2013-07-17

Eating Too Much Is Still Why You're Fat, Despite All That Jogging

Waistlines are growing even as exercise levels increase. Here’s why.

The good news: Americans are exercising more. The bad news: it’s not doing much to reduce obesity rates.

A new study from the University of Washington reveals that the level of women exercising "sufficiently" in the U.S. rose from 50.7% to 59.2% between 2001 and 2011, while the exercise level among men climbed from 59.4% to 61.3%. But in the vast majority of counties, waistlines kept increasing.

The study, which is based on hundreds of thousands of responses collected by the Centers for Disease Control, found only nine counties where obesity levels decreased: five for men, four for women. Overall, one percentage point increase in physical activity led to only 0.11% lower prevalence of obesity.

The researchers say exercise is necessary, but not sufficient to curb obesity, which affects up to one third of Americans. Diet may be as important. "Other changes such as reduction in caloric intake are likely needed to curb the obesity epidemic and its burden," they conclude.

Kentucky, Florida, Georgia, and California had the largest gains in activity. Among the top 10 most improved counties, Kentucky had six for men, and seven for women. Atlanta, Los Angeles, San Francisco, San Diego, Houston, and Denver, were also big climbers. Levels of physical activity were generally lowest along the Texas-Mexico border, and in parts of the deep South.

Obesity levels vary widely. In 2011, the highest levels among women were in Issaquena County, Mississippi (59.3%), and, for men, in Owsley County, Kentucky (46.9%). The lowest levels for women were in Falls Church City, Virginia (17.6%), and for men, San Francisco County, California (18.3%).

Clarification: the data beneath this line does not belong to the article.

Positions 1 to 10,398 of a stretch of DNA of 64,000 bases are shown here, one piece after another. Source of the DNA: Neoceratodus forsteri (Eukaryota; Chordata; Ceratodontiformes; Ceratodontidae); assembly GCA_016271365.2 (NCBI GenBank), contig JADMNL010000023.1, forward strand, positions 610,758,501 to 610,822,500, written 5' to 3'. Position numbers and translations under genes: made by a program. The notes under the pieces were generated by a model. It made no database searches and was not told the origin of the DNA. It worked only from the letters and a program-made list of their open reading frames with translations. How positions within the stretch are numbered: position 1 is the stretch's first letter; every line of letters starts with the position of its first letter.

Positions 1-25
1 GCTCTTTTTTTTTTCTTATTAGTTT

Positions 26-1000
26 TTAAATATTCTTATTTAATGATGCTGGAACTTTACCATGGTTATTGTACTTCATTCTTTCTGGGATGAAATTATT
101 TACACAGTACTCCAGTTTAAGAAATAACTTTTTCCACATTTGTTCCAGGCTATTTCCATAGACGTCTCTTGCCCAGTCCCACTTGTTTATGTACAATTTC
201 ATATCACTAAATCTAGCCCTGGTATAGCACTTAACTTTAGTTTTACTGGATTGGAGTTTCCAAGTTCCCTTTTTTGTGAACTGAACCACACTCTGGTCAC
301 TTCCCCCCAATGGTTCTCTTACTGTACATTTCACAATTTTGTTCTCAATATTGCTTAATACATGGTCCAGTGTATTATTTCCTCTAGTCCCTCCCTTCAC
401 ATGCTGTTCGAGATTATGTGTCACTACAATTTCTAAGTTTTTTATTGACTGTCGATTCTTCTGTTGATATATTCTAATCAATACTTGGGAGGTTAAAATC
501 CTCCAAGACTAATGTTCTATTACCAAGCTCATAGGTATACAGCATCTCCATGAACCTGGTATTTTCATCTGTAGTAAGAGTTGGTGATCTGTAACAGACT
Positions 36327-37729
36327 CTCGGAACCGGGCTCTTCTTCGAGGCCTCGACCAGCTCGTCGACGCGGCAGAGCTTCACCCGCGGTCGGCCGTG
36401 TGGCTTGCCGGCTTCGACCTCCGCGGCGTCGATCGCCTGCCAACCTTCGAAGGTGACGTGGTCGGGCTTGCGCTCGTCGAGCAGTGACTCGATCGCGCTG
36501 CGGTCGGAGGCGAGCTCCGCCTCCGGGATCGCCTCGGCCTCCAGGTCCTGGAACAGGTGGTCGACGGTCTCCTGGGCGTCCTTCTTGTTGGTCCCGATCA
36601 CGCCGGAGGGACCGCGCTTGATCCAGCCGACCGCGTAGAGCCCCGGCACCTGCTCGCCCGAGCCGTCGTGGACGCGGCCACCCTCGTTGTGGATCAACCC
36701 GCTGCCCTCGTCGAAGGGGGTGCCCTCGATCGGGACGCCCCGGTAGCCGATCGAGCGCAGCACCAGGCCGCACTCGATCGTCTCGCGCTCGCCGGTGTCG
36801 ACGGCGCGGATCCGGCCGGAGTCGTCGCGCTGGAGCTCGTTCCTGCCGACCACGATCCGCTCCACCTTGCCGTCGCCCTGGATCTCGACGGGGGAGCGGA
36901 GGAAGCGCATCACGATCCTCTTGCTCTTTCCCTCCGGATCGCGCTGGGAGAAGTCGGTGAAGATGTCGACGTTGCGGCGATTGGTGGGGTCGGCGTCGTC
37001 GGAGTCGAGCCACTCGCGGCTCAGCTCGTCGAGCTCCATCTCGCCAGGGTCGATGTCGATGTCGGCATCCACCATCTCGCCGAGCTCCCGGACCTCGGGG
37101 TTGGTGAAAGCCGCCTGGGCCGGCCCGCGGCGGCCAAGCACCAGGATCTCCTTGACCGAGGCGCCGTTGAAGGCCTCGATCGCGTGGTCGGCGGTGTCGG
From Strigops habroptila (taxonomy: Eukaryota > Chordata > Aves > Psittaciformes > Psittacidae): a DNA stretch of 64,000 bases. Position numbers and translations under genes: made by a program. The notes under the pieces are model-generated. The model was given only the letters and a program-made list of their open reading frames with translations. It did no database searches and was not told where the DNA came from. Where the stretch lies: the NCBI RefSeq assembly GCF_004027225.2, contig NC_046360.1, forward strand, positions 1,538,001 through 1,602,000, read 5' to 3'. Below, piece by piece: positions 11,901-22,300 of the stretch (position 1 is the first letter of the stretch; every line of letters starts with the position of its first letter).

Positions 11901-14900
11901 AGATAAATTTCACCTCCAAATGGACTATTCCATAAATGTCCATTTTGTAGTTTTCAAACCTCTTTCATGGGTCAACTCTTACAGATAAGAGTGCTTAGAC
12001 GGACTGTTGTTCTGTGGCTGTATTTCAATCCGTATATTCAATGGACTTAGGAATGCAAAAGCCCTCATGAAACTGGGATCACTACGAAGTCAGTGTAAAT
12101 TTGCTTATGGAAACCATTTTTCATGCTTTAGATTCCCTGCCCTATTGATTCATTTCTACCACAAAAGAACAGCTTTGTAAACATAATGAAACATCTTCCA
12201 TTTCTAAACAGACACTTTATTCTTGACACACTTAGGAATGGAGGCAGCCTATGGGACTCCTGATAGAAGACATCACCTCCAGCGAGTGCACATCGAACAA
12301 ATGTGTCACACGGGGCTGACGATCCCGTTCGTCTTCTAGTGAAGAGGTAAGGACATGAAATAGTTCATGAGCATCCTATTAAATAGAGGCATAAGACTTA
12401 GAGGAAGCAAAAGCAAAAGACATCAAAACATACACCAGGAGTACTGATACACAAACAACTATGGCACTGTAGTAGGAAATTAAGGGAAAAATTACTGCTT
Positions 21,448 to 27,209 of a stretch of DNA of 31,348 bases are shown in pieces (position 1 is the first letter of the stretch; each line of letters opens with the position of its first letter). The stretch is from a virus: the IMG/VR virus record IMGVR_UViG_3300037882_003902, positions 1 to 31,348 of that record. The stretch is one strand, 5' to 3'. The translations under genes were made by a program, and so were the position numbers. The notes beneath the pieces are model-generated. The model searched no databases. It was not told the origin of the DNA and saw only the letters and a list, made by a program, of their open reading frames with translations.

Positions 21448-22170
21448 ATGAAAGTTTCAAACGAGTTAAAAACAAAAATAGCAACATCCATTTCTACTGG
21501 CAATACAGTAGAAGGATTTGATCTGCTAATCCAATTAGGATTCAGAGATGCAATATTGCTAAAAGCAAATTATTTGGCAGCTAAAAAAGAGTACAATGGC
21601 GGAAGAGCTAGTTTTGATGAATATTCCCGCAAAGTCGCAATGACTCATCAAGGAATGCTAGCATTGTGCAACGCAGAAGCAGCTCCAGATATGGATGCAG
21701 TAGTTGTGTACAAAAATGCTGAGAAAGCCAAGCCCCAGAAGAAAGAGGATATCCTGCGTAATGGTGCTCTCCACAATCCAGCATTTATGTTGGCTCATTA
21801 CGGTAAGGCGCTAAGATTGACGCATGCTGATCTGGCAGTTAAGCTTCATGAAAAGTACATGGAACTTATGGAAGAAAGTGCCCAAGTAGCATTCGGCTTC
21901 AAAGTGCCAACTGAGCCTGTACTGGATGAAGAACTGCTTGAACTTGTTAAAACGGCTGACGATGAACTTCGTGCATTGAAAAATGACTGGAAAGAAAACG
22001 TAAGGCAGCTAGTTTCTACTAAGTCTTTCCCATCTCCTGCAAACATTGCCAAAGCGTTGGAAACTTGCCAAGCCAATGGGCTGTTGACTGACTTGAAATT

Given the lack of impact from increased exercise, the researchers suggest that counties try other approaches, like better food labeling, taxing harmful products, and improving incentive programs.

Add New Comment

17 Comments

  • Davis Rivas

    "Eat too much and you'll get fat", it's so fundamentally common sense; I can't believe some people are still in denial.

    1. Look at those actors that gain 100+ lbs to do movie roles and then lost those pounds just as easily. I guess actors must have the super genes.

    2. White people must have really bad genes then, because if you go to Asia, there are hardly any fat Asians.

    3. If you don't eat much, exercise and still gain weight, then apparently you can metabolize fat out of thin air. It's a miracle!.......NOT. The simple answer would be that most obese people greatly underestimate the amount of Calories they consumed (up to 50% error).

    4. I have yet to heard of or seen a fat person die of starvation. Go to 'google image' search and type in "starvation"; do you see any fat people?

    5. Correction: DENIAL is the reason you're still fat.

  • therightway40

    Researchers at Florida State University College of Medicine revealed that issues like binging is are not solved with will power. Binging or late night snacking is rooted in the emotions. 

    Emotional triggers activate brain hormones creating the desire to eat even when not hungry. Here http://helpbingeeating.blogspo...

  • dougmore

    I don't know how the U of Washington determined that around 60% of men and women exercise "sufficiently" - I think that is ridiculous. Only a small percentage of people (perhaps single digits), in my opinion, exercise sufficiently.

    I also think some of the commenters under-estimate the importance of exercise in maintaining a healthy weight. It is relatively easy to lose weight in the short term solely by reducing caloric intake, but your body fights you by slowing your metabolism in response to fewer calories. Without steps to increase metabolism, in the long term the same, reduced caloric intake results in weight gain back toward the original starting point. A regular exercise program that includes both strength and cardio exercises is necessary to boost metabolism sufficiently to maintain a healthy weight unless you are one of a pretty small minority of genetically fortunate people. 

  • therightway40

    Most of our obesity today is caused by inflammation, processed foods and food chemicals cause inflammatory weight gain, this can be genetically passed on to children.

    People are not losing weight cause of inflammation from processed foods.
    here http://tryingtoloseweightgirl....

  • CanadianCorner.ca